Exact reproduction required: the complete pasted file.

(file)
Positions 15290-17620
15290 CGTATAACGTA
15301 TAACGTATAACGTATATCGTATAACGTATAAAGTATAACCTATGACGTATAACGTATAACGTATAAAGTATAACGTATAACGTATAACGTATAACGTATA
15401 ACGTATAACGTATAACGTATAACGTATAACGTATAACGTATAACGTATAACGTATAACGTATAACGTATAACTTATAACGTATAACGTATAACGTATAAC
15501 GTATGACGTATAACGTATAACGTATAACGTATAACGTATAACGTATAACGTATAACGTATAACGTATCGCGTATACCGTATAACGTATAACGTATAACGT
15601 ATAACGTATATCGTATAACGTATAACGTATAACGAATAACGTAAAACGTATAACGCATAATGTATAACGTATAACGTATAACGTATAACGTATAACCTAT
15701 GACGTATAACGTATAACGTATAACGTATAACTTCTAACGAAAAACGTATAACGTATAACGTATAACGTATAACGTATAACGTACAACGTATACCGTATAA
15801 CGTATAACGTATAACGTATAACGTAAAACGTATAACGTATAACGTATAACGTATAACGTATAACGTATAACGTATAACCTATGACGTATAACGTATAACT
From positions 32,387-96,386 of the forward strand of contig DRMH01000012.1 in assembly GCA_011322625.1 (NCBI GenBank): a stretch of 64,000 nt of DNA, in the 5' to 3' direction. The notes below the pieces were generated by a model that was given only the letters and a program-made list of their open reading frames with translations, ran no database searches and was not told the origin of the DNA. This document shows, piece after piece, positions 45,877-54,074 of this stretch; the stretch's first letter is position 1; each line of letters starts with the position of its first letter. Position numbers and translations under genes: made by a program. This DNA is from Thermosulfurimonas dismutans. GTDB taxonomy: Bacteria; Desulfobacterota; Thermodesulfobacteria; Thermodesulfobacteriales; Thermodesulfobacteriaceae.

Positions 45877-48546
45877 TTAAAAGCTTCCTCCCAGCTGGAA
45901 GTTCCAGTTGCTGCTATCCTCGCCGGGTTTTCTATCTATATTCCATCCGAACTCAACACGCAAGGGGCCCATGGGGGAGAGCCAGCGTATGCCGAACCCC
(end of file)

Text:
Positions 15290-17620
15290 CGTATAACGTA
15301 TAACGTATAACGTATATCGTATAACGTATAAAGTATAACCTATGACGTATAACGTATAACGTATAAAGTATAACGTATAACGTATAACGTATAACGTATA
15401 ACGTATAACGTATAACGTATAACGTATAACGTATAACGTATAACGTATAACGTATAACGTATAACGTATAACTTATAACGTATAACGTATAACGTATAAC
15501 GTATGACGTATAACGTATAACGTATAACGTATAACGTATAACGTATAACGTATAACGTATAACGTATCGCGTATACCGTATAACGTATAACGTATAACGT
15601 ATAACGTATATCGTATAACGTATAACGTATAACGAATAACGTAAAACGTATAACGCATAATGTATAACGTATAACGTATAACGTATAACGTATAACCTAT
15701 GACGTATAACGTATAACGTATAACGTATAACTTCTAACGAAAAACGTATAACGTATAACGTATAACGTATAACGTATAACGTACAACGTATACCGTATAA
15801 CGTATAACGTATAACGTATAACGTAAAACGTATAACGTATAACGTATAACGTATAACGTATAACGTATAACGTATAACCTATGACGTATAACGTATAACT
From positions 32,387-96,386 of the forward strand of contig DRMH01000012.1 in assembly GCA_011322625.1 (NCBI GenBank): a stretch of 64,000 nt of DNA, in the 5' to 3' direction. The notes below the pieces were generated by a model that was given only the letters and a program-made list of their open reading frames with translations, ran no database searches and was not told the origin of the DNA. This document shows, piece after piece, positions 45,877-54,074 of this stretch; the stretch's first letter is position 1; each line of letters starts with the position of its first letter. Position numbers and translations under genes: made by a program. This DNA is from Thermosulfurimonas dismutans. GTDB taxonomy: Bacteria; Desulfobacterota; Thermodesulfobacteria; Thermodesulfobacteriales; Thermodesulfobacteriaceae.

Positions 45877-48546
45877 TTAAAAGCTTCCTCCCAGCTGGAA
45901 GTTCCAGTTGCTGCTATCCTCGCCGGGTTTTCTATCTATATTCCATCCGAACTCAACACGCAAGGGGCCCATGGGGGAGAGCCAGCGTATGCCGAACCCC